The Problem with our Pursuit for Perfection and the Life-Changing Practice of Good Enough’


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 It's not 'drawing'...



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Build this powerful, influential skill to help make sense of change, communicate clearly and engage people in the most challenging situations

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    Entries in stand up (3)


    When seat kicking is a good thing

    Lengthy meetings, short on outcomes can be frustrating time wasters.

    You'd think we'd have the hang of how to make our interactions in groups work better for's nearly 50 years since Bruce Tuckman's team performance model suggested we needed to form, norm and storm before we'd perform.

    Oh yawn! Who has the time!?

    No wonder we look for a digital drug fix on one of our devices in dull meetings and workshops. Zzzzzzzz!

    Low levels of engagement and poor participation isn't 'their' problem... It's up to us to fix it, every time we are in a meeting that isn't working. In 2012, web conferencing company SalesCrunch, created a “Don’t Suck at Meetings” guide
    based on more than 10,000 meetings hosted in their online meeting platform. The guide revealed
    that people’s attention and participation starts to decline after the 30 minute mark and they begin to give 1/4 of their attention to something else. It also showed that 92% of the attendees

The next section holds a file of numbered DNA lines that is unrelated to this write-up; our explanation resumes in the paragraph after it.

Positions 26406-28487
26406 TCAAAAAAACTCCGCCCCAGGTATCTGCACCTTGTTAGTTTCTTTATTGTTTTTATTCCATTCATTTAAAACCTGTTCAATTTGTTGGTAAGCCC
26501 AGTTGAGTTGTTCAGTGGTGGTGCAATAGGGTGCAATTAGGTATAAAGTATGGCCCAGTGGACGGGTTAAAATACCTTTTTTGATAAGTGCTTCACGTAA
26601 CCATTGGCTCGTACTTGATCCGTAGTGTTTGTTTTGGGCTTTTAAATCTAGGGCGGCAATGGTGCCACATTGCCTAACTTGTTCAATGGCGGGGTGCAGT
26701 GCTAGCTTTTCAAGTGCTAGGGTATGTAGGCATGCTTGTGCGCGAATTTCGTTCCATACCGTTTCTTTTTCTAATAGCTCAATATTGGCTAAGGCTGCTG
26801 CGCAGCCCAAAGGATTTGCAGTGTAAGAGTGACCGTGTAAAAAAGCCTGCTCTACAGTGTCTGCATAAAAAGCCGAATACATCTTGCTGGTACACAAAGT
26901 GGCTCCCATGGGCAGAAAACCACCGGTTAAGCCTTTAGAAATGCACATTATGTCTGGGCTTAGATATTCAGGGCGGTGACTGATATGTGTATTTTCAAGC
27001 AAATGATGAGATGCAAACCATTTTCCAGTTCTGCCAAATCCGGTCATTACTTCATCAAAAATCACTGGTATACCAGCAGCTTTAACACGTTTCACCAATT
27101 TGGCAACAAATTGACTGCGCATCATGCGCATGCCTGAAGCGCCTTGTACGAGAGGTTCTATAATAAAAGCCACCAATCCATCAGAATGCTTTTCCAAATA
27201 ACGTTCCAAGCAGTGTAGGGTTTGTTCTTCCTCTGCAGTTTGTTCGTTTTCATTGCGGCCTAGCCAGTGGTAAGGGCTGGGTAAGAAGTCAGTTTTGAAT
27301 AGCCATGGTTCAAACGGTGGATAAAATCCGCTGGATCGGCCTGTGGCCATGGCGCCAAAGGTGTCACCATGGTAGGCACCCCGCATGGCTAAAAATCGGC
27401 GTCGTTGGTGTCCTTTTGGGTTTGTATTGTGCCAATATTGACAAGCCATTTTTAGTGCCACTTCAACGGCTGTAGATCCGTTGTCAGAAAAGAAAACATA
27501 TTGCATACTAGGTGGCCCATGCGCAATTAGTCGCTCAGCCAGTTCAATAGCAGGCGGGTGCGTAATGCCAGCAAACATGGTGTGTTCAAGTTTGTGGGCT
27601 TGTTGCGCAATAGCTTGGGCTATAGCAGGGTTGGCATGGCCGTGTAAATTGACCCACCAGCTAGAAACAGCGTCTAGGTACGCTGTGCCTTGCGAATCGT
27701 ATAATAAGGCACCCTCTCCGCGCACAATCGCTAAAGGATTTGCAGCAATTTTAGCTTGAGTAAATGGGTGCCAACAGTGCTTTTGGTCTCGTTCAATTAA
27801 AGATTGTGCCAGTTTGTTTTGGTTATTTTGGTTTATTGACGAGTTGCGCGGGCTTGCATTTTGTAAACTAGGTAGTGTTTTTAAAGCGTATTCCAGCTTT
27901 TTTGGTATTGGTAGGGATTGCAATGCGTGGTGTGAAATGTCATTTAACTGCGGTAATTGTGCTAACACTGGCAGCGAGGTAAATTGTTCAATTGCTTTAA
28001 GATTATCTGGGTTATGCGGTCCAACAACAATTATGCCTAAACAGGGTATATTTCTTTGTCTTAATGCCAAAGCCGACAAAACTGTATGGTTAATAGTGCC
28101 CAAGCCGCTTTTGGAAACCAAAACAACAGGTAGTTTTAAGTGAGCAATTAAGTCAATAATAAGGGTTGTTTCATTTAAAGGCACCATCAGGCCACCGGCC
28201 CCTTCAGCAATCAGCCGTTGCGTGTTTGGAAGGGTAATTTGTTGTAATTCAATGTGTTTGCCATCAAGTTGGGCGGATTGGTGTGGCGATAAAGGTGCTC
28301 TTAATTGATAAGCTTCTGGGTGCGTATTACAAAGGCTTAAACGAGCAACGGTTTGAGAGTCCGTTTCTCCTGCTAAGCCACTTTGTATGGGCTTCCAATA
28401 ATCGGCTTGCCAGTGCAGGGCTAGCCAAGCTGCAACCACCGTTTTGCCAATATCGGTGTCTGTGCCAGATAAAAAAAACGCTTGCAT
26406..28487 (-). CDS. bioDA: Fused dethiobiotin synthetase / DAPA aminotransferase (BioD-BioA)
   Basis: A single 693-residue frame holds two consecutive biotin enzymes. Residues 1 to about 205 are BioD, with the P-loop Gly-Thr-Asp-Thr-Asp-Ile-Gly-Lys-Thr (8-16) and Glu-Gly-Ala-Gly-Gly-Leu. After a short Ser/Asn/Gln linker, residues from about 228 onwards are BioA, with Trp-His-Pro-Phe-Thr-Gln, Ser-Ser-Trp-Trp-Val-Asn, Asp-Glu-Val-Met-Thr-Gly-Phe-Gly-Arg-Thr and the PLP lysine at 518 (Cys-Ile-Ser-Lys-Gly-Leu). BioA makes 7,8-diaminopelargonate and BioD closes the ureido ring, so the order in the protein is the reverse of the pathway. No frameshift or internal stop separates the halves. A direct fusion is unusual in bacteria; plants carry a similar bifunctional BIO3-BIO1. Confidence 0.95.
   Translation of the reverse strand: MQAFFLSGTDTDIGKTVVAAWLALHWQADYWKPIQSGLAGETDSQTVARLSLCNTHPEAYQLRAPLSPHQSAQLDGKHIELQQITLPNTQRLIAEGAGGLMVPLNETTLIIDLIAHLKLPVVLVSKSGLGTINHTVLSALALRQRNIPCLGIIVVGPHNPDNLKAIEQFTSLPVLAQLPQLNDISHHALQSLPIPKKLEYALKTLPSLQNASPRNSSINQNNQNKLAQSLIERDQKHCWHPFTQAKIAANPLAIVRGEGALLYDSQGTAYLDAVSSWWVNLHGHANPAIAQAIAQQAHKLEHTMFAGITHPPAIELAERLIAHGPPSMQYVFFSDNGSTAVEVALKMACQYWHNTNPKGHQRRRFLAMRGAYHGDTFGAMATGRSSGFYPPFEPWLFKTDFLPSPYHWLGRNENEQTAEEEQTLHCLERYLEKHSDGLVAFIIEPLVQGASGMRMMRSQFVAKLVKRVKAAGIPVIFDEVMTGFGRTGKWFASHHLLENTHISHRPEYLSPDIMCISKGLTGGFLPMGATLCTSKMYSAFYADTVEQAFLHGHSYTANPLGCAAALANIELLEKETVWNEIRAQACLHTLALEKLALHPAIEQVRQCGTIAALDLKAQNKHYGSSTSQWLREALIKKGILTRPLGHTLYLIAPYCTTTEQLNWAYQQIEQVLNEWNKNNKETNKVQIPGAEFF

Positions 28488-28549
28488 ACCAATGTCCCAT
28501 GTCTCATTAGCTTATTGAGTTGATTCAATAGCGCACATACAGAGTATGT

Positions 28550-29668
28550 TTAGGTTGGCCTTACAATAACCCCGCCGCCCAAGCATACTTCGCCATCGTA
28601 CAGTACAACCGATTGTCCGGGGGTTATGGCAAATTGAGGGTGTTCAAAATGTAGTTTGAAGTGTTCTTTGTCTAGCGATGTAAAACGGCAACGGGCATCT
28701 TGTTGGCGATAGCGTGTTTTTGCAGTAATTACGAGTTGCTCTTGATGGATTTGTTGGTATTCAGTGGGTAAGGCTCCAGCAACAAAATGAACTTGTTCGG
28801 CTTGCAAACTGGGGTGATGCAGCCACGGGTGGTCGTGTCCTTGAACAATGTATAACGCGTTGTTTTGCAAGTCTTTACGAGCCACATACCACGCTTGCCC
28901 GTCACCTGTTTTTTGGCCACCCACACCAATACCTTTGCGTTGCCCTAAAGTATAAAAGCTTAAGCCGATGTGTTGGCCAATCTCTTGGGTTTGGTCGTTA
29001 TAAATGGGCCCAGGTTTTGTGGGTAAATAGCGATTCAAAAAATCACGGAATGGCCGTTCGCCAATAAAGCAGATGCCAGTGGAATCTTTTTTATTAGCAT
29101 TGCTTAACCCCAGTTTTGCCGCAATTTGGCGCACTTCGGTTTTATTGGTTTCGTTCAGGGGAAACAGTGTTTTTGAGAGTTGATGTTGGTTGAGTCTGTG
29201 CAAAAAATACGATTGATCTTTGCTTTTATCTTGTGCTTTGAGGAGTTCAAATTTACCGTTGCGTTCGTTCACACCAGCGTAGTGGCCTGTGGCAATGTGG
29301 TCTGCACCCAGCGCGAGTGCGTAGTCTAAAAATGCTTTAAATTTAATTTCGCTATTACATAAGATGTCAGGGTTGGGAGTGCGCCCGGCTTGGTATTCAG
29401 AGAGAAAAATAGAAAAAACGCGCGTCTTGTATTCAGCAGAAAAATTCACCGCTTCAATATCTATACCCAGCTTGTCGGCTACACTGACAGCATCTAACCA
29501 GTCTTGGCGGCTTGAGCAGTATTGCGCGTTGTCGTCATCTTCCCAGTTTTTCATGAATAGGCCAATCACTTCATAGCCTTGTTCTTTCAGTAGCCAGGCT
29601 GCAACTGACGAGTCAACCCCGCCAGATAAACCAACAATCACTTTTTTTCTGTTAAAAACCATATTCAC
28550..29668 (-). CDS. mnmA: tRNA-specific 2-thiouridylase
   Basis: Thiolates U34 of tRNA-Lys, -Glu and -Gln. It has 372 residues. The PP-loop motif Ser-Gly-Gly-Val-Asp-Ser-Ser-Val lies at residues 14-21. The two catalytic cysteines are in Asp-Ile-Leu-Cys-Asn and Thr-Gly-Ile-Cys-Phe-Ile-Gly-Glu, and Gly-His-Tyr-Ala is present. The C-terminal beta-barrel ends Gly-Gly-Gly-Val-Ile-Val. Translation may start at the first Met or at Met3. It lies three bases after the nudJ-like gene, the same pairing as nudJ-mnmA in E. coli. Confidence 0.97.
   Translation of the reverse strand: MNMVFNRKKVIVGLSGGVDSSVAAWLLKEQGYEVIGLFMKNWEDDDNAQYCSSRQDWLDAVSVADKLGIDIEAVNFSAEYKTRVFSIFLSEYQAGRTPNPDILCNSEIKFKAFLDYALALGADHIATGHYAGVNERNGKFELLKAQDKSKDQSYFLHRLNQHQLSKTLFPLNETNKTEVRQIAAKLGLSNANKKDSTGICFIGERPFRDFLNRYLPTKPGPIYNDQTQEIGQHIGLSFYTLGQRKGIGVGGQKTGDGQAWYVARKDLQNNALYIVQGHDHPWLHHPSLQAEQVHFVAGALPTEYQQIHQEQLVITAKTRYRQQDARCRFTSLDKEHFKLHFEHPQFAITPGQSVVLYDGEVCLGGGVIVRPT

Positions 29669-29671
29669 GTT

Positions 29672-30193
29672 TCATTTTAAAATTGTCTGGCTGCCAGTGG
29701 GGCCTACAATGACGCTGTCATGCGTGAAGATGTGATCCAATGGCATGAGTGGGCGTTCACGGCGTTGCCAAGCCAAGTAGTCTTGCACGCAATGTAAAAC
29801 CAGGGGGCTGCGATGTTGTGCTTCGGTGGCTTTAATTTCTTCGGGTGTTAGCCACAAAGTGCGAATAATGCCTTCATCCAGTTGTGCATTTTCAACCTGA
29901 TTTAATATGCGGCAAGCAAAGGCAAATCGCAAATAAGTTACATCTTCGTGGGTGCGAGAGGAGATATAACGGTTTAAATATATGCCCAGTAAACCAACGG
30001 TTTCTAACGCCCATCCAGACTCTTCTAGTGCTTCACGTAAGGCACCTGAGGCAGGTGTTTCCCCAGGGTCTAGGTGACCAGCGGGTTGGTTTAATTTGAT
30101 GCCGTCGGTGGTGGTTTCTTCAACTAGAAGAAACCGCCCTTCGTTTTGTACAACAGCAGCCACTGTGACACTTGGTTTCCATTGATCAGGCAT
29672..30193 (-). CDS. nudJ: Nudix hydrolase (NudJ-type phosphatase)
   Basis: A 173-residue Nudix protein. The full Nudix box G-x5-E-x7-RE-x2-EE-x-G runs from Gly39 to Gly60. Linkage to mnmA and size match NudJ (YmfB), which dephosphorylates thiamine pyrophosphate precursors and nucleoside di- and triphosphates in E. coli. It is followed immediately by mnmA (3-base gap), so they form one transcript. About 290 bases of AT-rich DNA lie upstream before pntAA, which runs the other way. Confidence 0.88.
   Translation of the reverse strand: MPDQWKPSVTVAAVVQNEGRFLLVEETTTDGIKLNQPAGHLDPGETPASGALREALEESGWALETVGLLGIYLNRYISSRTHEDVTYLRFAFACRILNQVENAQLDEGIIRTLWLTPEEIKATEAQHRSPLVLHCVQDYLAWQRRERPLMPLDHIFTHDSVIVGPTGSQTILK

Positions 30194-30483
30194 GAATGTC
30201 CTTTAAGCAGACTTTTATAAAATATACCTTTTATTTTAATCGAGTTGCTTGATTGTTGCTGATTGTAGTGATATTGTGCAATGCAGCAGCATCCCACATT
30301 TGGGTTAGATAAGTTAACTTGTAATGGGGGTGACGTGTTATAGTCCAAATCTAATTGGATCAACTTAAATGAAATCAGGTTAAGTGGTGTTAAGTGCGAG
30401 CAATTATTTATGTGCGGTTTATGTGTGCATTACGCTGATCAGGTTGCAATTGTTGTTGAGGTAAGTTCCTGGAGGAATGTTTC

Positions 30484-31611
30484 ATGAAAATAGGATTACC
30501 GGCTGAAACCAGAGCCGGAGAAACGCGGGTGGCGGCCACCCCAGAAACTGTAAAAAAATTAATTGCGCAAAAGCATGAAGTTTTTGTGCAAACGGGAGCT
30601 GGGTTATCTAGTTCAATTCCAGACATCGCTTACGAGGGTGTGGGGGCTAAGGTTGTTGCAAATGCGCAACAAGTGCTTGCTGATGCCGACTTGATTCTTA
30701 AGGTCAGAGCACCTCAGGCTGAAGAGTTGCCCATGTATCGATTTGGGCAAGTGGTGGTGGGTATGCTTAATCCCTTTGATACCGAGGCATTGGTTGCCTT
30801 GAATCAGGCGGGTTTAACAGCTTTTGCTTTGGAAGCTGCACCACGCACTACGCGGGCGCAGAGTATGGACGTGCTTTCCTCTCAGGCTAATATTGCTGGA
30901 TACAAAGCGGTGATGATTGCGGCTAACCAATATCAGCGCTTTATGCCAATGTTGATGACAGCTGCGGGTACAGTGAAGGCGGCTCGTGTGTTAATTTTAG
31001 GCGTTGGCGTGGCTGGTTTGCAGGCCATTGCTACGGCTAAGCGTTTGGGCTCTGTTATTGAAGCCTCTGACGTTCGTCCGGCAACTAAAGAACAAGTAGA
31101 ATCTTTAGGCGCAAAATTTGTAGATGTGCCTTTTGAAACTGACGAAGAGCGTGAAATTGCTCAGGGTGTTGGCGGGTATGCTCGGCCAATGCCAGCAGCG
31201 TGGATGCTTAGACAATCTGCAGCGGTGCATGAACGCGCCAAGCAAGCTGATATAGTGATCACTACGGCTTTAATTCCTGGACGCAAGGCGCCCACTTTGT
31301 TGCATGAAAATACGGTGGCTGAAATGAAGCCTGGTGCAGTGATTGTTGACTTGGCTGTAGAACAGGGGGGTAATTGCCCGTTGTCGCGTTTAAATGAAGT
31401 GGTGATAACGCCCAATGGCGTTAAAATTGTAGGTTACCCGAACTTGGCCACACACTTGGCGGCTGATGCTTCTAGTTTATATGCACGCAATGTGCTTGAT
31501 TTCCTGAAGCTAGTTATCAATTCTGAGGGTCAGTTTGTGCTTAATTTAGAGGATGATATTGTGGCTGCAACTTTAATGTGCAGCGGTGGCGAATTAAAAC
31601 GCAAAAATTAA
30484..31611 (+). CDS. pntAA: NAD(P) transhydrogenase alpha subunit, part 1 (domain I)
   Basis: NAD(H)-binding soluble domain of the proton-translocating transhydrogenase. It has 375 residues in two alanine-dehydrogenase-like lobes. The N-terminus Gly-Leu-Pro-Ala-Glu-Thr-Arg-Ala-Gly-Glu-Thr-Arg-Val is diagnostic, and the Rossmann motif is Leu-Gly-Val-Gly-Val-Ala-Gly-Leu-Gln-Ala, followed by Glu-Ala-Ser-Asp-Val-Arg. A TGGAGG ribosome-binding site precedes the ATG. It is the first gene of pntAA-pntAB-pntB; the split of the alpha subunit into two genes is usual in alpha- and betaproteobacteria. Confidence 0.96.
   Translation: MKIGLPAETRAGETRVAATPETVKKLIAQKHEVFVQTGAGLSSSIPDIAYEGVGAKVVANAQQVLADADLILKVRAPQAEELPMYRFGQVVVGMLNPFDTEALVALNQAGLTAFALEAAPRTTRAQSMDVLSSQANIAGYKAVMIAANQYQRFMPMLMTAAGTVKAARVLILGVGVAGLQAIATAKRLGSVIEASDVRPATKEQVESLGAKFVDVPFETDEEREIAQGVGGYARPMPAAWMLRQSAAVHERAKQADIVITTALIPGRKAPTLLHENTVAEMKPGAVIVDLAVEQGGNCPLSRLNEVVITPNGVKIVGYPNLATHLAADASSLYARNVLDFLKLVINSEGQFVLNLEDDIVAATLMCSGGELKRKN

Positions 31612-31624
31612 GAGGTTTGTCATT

participate in the discussion if they are actively engaged.

    Andrew Knight, a business school professor at Washington University in St. Louis, headed a study on the impact of standing meetings in 2014. He wired participants with small sensors to measure their physiological arousal - defined as how their bodies react when they get excited. Participants were asked to work together in teams for half an hour to come up with a new university recruitment video. Half of them collaborated in a standard meeting room, complete with chairs and tables while the other half worked together in a space with no seats.

    Yes, it was seatless!

    Knight and his team evaluated the results for their collaboration and creativity.  The results were dramatic. Knight found “teams who stood had greater physiological arousal and
    were less territorial about ideas than those in the seated arrangement. Members of the standing groups reported that their team members were less protective of their ideas. This reduced territoriality, led to more information sharing and to higher-quality videos.”

    It’s time to stand up.

    Your meetings will be 34% shorter if you're on your feet. This kind of meeting is also widely used in Scrum methodologies and practices in agile technology teams. They're high on collaboration and killer at delivery!

    We spend a lot of our day sitting so 30 minutes or less of standing won't hurt. And people who sit less have a lower risk of cardiovascular diseases.

    So kick that seat.

    Propel your meetings forward with productive, collaborative and creative action. A meeting with the team that's like that deserves a standing ovation.


    A P.S. to the Standup

    Good news! The team I talked about in my recent post The best meeting : 10 minutes, no water bottles, no chairs, no tables, has now had four stand up meetings... FOUR.... and they're hooked!

    Yes there was uncertainty. There was doubt. There was disbelief.

    But there was also focus, clarity and progress.

    They laughed. They even applauded spontaneously at the end of the first meeting.